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1864 May 14: Mostly Rumors That “Need Confirmation Before They Can Be Believed”

May 14, 2014

Following is The Polk County Press’ summary of the week’s war news from its May 14, 1864, issue.  The “grand advance” is Union General Ulysses S. Grant’s Overland Campaign, which began the spring campaigning on May 4, 1864.

The News.

The following is a summary of the dispatches which appeared in the St. Paul dalies [sic] of Thursday morning the 12th, which is the latest we are able to lay before our readers this week.  Thus far the grand advance promises great and glorious results.

From the St. Paul Pioneer of the 12th.

— From the varying statements of operations on Monday and Tuesday,¹ we judge that both armies rested on Monday through most of the day, and that only partial engagements were had.  On Tuesday another battle was fought, the advantage at night seeming to be with our army, the rebels having been driven three quarters of a mile and behind their field works, loosing an advance line of rifle pits.  There are other reports, which do not seem to be more than rumors, that Grant’s headquarters are beyond Spotslvania—that Lee’s line [Robert E. Lee] is behind the Po river—that Lee has gone to Richmond to meet Smith, leaving Longstreet [James Longstreet] to resist the advance of Mead [sic: George G. Meade]—and others of that kind which need confirmation before they can be believed.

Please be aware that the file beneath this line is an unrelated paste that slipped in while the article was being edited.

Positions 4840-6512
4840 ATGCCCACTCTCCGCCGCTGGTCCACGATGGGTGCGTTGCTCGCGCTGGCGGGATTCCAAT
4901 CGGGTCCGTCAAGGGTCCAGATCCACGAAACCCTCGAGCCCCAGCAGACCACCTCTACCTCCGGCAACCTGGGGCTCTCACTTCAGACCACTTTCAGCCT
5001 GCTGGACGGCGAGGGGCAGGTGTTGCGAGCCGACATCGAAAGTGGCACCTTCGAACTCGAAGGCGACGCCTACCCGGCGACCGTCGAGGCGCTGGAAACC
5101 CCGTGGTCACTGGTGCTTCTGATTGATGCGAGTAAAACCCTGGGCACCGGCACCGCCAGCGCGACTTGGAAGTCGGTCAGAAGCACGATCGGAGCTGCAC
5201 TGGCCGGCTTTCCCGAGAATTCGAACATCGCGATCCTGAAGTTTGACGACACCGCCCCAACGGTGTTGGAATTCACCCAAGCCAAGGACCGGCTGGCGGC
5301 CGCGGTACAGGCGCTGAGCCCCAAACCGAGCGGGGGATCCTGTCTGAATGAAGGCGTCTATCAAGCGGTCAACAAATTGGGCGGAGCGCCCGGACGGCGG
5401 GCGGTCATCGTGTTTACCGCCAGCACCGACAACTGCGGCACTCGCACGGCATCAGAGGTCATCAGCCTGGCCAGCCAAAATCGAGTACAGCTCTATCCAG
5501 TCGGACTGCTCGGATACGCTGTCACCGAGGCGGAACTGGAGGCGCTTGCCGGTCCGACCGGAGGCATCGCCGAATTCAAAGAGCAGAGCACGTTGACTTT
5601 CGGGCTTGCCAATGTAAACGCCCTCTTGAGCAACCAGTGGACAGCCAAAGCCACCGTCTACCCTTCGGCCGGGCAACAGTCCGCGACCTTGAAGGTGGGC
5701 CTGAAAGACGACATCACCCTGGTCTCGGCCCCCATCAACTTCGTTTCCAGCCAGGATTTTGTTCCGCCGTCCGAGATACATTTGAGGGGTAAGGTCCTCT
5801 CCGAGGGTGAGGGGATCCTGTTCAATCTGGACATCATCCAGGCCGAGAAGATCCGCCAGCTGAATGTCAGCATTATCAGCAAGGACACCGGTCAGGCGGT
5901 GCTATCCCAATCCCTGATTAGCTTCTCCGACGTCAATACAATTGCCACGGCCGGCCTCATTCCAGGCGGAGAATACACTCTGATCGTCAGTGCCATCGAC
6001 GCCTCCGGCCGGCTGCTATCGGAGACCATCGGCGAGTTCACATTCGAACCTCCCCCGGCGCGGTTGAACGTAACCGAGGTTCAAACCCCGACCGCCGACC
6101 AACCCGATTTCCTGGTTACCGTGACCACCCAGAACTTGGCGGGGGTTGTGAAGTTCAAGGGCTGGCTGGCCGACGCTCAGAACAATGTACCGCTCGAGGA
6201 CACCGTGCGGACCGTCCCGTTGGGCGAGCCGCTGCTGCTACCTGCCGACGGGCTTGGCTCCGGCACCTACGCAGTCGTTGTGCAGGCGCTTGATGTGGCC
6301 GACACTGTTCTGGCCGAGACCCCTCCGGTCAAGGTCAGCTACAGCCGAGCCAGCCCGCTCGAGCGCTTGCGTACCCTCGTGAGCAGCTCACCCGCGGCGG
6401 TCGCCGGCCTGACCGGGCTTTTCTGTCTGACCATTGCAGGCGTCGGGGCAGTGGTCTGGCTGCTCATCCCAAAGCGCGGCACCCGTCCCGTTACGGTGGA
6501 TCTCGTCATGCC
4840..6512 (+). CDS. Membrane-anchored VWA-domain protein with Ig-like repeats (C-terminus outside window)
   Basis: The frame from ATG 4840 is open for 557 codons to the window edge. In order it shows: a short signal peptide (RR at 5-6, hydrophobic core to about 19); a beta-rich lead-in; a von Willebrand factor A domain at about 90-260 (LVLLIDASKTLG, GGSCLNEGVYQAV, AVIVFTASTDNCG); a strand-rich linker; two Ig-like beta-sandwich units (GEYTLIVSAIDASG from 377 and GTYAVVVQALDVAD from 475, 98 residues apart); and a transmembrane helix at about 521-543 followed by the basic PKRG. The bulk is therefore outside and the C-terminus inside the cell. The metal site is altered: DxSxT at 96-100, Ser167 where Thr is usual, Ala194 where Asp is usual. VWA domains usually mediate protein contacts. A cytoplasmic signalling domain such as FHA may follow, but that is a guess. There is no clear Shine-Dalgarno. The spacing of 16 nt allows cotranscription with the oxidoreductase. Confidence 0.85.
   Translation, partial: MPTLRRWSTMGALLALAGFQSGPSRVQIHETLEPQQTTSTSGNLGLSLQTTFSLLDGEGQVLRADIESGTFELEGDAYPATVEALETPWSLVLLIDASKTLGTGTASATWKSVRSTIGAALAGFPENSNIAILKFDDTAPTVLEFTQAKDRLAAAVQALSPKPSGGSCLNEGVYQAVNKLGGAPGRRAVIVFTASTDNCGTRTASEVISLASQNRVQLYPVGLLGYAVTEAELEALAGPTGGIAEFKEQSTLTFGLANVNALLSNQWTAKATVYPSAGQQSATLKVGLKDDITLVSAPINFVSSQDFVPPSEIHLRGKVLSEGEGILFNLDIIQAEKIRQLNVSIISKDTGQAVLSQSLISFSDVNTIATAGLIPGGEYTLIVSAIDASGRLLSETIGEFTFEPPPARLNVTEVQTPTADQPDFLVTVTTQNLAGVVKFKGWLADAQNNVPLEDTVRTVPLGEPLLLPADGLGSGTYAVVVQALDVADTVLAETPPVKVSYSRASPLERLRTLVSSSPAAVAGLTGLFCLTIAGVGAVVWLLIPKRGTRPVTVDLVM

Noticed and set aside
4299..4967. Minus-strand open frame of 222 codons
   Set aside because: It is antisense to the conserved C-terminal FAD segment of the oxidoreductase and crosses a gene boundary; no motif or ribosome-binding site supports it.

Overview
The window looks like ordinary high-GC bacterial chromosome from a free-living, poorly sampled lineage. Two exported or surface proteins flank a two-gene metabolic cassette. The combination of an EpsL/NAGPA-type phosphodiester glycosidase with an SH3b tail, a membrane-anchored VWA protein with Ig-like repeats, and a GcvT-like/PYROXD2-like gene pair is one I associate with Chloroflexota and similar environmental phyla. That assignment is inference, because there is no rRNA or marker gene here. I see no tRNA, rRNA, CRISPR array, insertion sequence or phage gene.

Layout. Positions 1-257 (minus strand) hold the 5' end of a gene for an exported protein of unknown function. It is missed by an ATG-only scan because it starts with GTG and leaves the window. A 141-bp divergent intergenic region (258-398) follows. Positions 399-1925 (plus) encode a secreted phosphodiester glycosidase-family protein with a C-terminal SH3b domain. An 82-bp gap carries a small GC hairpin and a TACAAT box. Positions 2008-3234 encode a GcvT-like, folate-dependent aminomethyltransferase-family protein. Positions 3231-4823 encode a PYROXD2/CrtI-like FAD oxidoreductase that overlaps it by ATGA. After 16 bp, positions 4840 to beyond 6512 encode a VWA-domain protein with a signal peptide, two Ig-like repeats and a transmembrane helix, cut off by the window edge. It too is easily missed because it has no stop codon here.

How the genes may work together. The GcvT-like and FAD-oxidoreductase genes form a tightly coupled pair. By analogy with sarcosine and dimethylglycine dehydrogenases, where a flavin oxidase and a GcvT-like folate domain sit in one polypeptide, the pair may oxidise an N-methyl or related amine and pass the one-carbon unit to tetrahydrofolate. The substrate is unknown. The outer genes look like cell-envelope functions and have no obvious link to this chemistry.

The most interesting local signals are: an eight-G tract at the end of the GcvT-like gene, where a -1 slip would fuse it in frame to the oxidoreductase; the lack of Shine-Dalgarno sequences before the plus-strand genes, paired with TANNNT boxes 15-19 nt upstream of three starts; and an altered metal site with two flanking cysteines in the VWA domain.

— From Sherman [William T. Sherman] or Butler [Benjamin F. Butler] there is no later news than given yesterday.  The New York Herald’s correspondent thinks it probably that Butler had a severe battle on Tuesday,² and also that a naval engagement took place on the James river the same day.

— Four thousand of our slightly wounded have arrived at Washington.

— The rebel ram Albemarle last made a raid upon our fleet in Albemarle Sound resulting in her being driven back into the river, where our boats could not follow her.  The double-enders, lately sent out from New York, had their first fight there and the Sassacus, in trying to run down the Albemarle, lost her nose or ram and had a shot put through he boilers.  The gunboat Bombshell, lost at Plymouth, was recaptured by our fleet, with her rebel crew.

— From Hilton Head we have a report that the rebels have increased the defences of [Fort] Sumpter, have seven iron clads afloat, and are likely to early assume the offensive.

1.  May 9 and 10—the Battle of Spotsylvania Court House.
2.  May 10—Battle of Chester Station. Both sides fought gallantly and fiercely, including hand-to-hand combat, but the end result was inconclusive.

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